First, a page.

The First Fleet arrived in Sydney Harbour under Phillip’s command in January 1788. It consisted of eleven ships; 290 marines, women and children; 717 convicts; and supplies of pork and rum, equipment and livestock. Its arrival brought an end to the occupation of the land by Aboriginal people as they had traditionally lived. The diaries and journals of the First Fleeters provide descriptions of the locals as ‘native’, ‘primitive’, ‘barbaric’ and even ‘stupid’. There was no recognition that the cultures and social structures of Aboriginal people in Sydney were as rich, diverse and complex as other nations around the world today. Ironically, the first Europeans would rely on Aboriginal knowledge of the area for their survival at various times, and the complexity of the Aboriginal languages is often likened to the complexities of Latin.
Some of the officials of the early European settlement, such as Captain Watkin Tench and Judge Advocate David Collins, took an active interest in Aboriginal customs and welfare and were aware of the effects of colonisation and settlement. Collins was the first official to acknowledge that blacks and whites were locked in a grim struggle for the land in the colony. There were many violent acts of resistance, replicated the country over, as Aboriginal people took a stand against the occupation of their land and the destruction of their social, religious, legal and communal systems. Some Aboriginal people soon become afraid of entering Sydney Town because of the threat of gunshot wounds and death. There had been many wounded and killed and other encounters known of in the bush because Aboriginal people were present wherever farmers went and they always resisted the taking over of their land.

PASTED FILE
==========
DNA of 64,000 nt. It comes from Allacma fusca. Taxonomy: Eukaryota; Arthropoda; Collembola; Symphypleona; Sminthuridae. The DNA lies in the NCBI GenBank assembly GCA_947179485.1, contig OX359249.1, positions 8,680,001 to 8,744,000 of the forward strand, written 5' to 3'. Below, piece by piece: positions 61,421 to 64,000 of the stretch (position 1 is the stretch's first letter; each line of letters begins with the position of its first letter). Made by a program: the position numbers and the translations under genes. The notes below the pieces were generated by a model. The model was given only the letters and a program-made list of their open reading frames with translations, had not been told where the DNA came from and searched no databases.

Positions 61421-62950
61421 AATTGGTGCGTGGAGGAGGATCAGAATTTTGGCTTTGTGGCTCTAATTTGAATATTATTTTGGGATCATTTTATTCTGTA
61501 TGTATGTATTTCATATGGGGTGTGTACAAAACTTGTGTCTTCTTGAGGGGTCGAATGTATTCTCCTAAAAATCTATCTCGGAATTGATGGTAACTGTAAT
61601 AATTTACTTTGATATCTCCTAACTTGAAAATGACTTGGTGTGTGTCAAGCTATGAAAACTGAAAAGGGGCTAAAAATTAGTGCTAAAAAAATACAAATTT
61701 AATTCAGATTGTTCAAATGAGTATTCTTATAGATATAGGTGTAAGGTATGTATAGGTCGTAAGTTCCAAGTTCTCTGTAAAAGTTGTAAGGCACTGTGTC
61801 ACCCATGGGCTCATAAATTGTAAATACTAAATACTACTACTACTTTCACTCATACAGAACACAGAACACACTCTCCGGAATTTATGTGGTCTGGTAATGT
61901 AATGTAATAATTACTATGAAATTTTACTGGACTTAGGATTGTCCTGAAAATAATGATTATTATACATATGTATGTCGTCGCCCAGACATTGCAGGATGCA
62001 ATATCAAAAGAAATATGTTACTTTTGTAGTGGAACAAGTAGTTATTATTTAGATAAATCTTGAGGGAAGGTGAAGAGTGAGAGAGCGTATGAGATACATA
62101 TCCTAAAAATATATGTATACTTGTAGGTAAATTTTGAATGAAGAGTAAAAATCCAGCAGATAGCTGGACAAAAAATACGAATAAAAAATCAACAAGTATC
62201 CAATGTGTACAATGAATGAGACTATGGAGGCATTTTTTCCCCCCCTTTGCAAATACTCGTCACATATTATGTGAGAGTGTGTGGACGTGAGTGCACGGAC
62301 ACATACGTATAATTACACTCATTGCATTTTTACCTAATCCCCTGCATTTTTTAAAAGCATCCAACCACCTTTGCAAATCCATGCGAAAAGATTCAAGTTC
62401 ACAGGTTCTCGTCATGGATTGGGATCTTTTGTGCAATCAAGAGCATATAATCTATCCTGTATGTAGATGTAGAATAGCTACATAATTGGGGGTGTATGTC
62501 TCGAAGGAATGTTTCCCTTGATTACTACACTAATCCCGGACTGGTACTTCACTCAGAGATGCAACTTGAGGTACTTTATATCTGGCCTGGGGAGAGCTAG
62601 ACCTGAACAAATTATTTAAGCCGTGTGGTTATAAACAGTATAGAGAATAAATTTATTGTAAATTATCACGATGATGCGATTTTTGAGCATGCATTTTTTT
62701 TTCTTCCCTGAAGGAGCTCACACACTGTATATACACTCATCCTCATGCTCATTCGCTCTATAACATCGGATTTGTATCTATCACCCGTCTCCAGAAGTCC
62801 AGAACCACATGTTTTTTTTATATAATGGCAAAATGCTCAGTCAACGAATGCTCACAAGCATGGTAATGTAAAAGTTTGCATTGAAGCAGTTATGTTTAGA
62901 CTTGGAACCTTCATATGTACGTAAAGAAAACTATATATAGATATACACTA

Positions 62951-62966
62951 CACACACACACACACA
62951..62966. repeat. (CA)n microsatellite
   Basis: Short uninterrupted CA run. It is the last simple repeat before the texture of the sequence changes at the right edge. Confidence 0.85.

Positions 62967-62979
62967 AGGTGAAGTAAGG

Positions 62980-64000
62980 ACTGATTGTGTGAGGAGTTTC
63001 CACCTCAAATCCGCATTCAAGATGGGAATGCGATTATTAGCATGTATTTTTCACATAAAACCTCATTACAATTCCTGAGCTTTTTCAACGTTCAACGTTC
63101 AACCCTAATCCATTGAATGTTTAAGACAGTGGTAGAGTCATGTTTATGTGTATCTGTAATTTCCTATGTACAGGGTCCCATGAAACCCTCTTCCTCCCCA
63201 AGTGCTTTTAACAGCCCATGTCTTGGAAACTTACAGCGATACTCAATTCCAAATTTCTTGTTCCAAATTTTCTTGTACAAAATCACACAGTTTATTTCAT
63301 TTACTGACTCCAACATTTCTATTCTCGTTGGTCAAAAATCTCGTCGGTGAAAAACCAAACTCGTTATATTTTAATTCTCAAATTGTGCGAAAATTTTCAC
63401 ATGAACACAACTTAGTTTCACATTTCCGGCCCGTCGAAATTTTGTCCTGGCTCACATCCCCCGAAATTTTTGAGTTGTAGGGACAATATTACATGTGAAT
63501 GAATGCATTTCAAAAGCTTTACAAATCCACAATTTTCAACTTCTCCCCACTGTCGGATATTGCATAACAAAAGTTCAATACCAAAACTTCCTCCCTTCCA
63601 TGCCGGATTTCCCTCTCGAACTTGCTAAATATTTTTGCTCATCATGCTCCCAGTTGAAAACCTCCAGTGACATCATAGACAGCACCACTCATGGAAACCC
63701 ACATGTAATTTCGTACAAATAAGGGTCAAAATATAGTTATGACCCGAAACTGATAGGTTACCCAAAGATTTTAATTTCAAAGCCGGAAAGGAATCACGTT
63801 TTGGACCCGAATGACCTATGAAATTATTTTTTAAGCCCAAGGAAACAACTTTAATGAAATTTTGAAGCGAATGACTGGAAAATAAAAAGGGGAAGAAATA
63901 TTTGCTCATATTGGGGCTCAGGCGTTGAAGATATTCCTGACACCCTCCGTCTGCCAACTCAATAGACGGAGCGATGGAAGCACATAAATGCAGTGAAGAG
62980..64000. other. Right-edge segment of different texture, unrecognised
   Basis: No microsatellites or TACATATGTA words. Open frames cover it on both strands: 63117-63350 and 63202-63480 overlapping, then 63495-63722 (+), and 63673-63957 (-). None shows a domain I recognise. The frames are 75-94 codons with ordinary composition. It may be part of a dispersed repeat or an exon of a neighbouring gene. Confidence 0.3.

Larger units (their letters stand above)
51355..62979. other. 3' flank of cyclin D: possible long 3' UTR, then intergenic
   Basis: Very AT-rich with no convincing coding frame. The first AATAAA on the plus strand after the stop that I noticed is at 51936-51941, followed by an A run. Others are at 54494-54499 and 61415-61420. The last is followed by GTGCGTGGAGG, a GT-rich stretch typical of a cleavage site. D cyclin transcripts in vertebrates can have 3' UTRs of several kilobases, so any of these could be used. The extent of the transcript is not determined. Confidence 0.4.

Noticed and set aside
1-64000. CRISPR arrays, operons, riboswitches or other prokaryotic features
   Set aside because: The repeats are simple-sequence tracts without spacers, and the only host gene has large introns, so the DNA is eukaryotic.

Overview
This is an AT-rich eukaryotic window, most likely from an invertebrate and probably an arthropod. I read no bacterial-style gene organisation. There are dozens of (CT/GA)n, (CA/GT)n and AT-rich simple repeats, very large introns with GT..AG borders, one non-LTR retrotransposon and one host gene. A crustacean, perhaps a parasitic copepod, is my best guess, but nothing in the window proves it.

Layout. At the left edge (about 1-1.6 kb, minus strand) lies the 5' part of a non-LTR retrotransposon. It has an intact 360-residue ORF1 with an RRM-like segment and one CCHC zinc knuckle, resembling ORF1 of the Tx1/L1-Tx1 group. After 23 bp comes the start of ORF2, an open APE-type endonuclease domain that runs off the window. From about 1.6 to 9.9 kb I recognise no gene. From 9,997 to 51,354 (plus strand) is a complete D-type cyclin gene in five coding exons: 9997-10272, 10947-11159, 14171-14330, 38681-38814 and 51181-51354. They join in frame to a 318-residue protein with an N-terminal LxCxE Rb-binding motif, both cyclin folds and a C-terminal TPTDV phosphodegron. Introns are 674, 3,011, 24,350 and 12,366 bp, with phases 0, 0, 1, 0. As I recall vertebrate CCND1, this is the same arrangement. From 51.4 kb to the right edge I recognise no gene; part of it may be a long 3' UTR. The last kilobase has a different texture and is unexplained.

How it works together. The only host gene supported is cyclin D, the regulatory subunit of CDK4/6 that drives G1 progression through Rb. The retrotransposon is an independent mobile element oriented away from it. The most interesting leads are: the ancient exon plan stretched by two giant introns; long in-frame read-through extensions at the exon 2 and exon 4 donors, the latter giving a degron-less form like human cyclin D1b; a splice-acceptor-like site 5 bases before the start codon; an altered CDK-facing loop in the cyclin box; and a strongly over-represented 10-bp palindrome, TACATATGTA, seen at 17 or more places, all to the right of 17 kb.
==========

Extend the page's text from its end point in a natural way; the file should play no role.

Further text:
Traces of Aboriginal habitation can still be found in shell middens around the harbour, even though many of these garbage piles were destroyed by the invaders who burned the shell to create lime for building.